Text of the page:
Other examples of Web-based IR tools are:
- ht://Dig:
- Harvest:*/
- W3QS:
- WebLog:
- WebSQL:
IR&KR tools Information Retrieval tools exploiting knowledge representations. Metadata tools (see below) are such tools.
Examples of CG-based IR systems are:
- AI-Trader:
- RIME: see Kheirbek & Chiaramella (1995)
Java A language which code may be loaded and executed by some Web-browsers.
JavaScript A language mixable with HTML and interpretable by some Web-browsers.
KA tools Knowledge Acquisition tools. WebKB and CGKAT are KA tools. Ontology servers&editors (see below) are knowledge modelling tools and thus may be seen as restricted KA tools.
An extensive survey on old and recent KA tools (including Cue and Protégé) and their use of ontologies may be found in Heijst & al. (1996).
See also the archives of the Knowledge Acquisition Workshops:
KA2 The Knowledge Annotation Initiative of the KA Community.
KADS-II An Advanced and Comprehensive Methodology for Integrated KBS Development.
KRLs Knowledge Representation Languages. Examples:
- Knowledge Interchange Format (KIF):
- the KL-ONE family of KRLs:
- Concept Maps:*/ and
MacWeb A knowledge-based hypertext tool. See [Nanard & Nanard, 1993].
Metadata Knowledge representations in Web-accessible documents. Here are three entry points for this theme in the W3C site.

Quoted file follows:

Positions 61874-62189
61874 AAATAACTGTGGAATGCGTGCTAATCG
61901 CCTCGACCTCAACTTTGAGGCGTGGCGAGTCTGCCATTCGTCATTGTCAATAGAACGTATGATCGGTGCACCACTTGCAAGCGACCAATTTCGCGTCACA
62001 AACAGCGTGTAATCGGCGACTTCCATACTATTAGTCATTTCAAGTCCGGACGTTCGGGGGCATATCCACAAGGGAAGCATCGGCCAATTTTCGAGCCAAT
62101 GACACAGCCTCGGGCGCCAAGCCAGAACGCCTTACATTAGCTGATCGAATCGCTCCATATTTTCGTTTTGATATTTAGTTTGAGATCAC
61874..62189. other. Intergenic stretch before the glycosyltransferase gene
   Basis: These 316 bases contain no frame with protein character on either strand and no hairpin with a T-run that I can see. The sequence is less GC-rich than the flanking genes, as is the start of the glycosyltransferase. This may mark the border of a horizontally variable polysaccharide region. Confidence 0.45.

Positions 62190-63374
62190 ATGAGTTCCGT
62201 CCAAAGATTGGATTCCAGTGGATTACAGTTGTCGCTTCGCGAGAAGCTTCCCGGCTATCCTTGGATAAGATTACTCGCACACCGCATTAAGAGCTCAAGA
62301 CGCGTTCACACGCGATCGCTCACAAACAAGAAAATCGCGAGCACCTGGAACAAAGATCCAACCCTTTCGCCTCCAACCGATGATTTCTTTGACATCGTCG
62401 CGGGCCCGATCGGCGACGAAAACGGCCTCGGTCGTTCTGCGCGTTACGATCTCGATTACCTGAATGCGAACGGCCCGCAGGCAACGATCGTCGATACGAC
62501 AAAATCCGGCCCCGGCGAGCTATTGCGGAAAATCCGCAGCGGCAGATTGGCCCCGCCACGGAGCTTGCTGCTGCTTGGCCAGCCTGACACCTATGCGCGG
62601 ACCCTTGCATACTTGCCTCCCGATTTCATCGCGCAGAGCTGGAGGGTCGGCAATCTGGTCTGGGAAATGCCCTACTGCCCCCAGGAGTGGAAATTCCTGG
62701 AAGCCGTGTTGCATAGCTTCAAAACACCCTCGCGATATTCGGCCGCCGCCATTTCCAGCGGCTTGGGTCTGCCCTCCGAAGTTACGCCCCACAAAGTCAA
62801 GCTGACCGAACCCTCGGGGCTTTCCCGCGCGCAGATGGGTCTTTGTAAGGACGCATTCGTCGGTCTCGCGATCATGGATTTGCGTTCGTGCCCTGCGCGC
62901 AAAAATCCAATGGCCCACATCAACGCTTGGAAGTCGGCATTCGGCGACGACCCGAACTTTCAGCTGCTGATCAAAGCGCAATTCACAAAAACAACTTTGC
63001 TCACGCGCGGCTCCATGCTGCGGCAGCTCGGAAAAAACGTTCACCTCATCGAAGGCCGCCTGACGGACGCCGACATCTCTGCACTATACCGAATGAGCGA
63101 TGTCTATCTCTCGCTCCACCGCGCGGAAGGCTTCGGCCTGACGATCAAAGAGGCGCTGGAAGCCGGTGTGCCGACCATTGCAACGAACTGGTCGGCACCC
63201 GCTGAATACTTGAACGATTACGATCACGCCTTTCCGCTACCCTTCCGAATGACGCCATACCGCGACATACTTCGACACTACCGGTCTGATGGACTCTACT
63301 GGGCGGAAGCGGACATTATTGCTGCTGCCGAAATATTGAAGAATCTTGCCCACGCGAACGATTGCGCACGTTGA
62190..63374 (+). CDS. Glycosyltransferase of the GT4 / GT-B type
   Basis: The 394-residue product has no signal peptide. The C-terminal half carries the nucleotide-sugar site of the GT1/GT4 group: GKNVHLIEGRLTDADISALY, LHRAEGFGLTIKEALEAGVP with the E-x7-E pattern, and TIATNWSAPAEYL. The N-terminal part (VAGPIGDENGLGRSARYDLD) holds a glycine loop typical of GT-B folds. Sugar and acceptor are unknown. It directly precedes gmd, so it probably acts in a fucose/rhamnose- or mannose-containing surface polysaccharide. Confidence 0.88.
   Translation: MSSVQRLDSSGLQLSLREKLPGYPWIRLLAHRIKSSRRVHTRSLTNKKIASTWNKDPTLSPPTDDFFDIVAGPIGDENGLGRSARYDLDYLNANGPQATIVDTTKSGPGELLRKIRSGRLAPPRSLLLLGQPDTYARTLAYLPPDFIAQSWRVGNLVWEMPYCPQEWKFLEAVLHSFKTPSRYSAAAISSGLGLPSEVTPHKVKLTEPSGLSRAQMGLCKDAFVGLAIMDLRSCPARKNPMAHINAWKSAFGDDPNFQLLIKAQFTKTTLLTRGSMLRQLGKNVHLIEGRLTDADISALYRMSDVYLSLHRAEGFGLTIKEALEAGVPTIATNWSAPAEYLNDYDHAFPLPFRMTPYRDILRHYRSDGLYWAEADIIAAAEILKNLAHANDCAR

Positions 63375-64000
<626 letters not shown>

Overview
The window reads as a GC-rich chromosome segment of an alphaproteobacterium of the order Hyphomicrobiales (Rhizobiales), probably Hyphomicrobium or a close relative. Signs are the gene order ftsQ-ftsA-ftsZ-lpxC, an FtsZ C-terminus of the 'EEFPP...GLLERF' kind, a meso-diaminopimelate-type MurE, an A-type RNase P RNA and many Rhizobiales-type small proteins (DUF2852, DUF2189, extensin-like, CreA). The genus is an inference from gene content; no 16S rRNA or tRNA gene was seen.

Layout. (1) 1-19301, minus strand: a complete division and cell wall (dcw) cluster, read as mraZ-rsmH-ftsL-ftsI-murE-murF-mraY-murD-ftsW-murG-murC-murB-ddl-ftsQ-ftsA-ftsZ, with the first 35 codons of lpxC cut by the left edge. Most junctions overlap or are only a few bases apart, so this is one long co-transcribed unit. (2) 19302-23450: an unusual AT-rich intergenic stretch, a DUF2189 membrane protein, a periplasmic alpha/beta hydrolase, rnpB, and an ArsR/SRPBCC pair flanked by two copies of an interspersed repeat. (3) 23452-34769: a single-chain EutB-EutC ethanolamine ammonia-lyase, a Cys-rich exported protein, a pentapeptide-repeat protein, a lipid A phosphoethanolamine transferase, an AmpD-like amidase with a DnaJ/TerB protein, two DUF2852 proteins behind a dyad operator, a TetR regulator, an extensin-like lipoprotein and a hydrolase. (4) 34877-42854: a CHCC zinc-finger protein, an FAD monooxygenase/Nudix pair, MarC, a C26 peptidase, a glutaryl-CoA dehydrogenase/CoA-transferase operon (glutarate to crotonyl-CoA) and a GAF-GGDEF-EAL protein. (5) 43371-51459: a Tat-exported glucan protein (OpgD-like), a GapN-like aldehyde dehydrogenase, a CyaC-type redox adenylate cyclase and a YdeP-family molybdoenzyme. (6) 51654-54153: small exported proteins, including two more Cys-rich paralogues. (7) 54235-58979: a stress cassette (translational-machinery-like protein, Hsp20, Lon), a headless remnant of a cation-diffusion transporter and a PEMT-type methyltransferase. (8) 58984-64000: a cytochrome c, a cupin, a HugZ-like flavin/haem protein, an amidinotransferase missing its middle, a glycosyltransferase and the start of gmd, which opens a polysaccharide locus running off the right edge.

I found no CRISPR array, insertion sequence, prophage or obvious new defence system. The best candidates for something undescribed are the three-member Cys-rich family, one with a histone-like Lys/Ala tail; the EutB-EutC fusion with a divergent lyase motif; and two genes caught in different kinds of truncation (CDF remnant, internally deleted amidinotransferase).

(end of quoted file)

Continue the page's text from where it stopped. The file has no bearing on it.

Design issues:
Metadata tools Tools exploiting metadata, generally for information retrieval. Examples:
- Ontobroker:
- RDF tools, RDF-like tools, WebKB (see the entries below)
Ontologies Set of formal terms, generally structured by semantic relations and accompanied by constraints and formal or informal definitions.

One view to allow knowledge sharing and reuse is to developp a set of ontologies which are minimal, precise and possibly alternative. See for example the ontologies developped by the Knowledge Systems Laboratory:

A more global or linguistic-oriented view is to group and interconnect various type of objects relevant to a domain into a single framework, generally around a "kind-of" hierarchy. The types may not have formal definitions or even natural language definitions. They are essentially place-holders for implicitely refered kinds of concepts or relations. Three kinds of those kinds of ontologies may be distinguished.
Web-accessible ontology editors or ontology warehouses. Examples:
- APECKS:*/ and
- Ikarus:*/
- KSL Ontology Server/Editor (also called "Ontolingua browser"):
- Ontosaurus:
- WebOnto:
RDF Resource Description Framework.
Older note on the underlying rationales:
RDF tools Tools for editing or exploiting knowledge in RDF. See the section "RDF Software and Projects" in
RDF-like tools Tools exploiting a language similar to RDF. Examples:
- Ontology Markup Language (OML):
- Conceptual Knowledge Markup Language (CKML): and
SGML Standard Generalized Markup Language.
URI/URL Uniform Resource Identifiers/Locators.
W3C Word Wide Web Consortium.
Warehouses Web-accessible databases where users can store and search information. Public-annotation tools use warehouses (see also the "KM tools" entry). Other examples are: